Real Estate

Picture the U.S. housing market as a bright red, helium-filled balloon bumping around the ceiling for the last couple of years, but currently suffering a slow leak that interrupts its sprightly bounce, suggests Crocker Liu, professor of finance and real estate at the W. P. Carey School of Business. The latest figures from the National Association of Realtors say sales of previously-owned homes dropped 4 percent in June and July, falling to a 30-month low and adding to a record for-sale home inventory of 4 million. However, Liu contends the market is simply reacting to the Mardi Gras good times of the recent past with a much-needed correction.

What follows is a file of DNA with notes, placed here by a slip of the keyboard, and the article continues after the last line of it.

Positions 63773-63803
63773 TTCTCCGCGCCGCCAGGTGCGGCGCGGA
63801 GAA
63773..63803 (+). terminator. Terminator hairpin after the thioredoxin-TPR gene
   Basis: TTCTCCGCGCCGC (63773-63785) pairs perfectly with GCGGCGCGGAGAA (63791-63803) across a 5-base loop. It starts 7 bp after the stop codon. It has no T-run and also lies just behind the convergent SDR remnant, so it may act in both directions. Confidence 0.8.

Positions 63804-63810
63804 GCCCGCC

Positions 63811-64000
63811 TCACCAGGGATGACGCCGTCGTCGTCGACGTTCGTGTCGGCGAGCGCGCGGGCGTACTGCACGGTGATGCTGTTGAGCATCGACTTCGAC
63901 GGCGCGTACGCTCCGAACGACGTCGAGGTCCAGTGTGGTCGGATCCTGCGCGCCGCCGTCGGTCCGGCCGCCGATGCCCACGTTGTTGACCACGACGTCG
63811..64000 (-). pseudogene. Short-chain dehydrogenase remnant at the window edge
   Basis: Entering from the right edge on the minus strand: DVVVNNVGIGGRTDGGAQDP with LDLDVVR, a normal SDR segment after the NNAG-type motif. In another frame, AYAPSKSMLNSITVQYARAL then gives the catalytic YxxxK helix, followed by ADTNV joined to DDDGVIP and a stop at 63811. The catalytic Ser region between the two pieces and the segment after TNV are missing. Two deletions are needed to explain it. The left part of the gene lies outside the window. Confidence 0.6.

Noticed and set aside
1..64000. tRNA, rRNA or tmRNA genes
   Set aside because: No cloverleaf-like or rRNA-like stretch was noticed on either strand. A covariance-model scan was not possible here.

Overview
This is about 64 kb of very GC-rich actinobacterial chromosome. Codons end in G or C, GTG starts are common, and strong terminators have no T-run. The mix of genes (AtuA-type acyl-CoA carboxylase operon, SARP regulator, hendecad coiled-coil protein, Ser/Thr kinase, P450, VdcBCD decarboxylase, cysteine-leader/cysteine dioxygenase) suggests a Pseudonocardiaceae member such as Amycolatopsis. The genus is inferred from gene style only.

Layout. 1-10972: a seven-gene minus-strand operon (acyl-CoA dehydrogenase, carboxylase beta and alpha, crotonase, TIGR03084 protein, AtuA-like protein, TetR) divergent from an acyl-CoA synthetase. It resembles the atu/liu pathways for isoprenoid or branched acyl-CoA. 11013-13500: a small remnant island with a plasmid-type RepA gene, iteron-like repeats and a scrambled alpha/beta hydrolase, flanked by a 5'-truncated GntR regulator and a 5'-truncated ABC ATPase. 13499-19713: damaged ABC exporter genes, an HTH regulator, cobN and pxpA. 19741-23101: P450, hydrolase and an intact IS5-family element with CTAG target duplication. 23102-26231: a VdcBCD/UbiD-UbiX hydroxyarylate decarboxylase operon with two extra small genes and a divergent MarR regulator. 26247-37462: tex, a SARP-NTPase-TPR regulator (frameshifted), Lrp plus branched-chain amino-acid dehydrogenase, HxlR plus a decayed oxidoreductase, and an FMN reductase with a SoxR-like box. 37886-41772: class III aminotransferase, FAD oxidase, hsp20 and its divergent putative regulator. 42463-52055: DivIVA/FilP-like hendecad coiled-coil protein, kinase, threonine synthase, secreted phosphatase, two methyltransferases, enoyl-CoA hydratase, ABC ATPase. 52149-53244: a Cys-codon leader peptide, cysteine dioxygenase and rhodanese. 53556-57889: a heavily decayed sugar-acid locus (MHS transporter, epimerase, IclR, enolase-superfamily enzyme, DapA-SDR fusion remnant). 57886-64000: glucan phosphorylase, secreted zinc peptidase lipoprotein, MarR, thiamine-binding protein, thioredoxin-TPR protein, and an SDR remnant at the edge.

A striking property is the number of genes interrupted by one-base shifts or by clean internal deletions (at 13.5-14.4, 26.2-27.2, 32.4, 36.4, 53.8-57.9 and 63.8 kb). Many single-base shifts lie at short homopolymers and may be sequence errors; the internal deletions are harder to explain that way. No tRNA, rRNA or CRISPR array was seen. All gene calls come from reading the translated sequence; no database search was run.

Almost anyone can buy a home these days, thanks to specialty mortgages that lower the financial threshold for admission into the hot real estate market. But amid the storm of marketing and media play, one topic that isn't getting much notice is the potential economic impact of this type of lending when new homeowners find themselves paying the price for using creative financing. Experts at the W. P. Carey School of Business discuss what lies down the road for these homeowners when the real estate market begins its inevitable adjustment and begins to cool off. For many, it comes down to a gamble on the continuing health of the U.S. economy.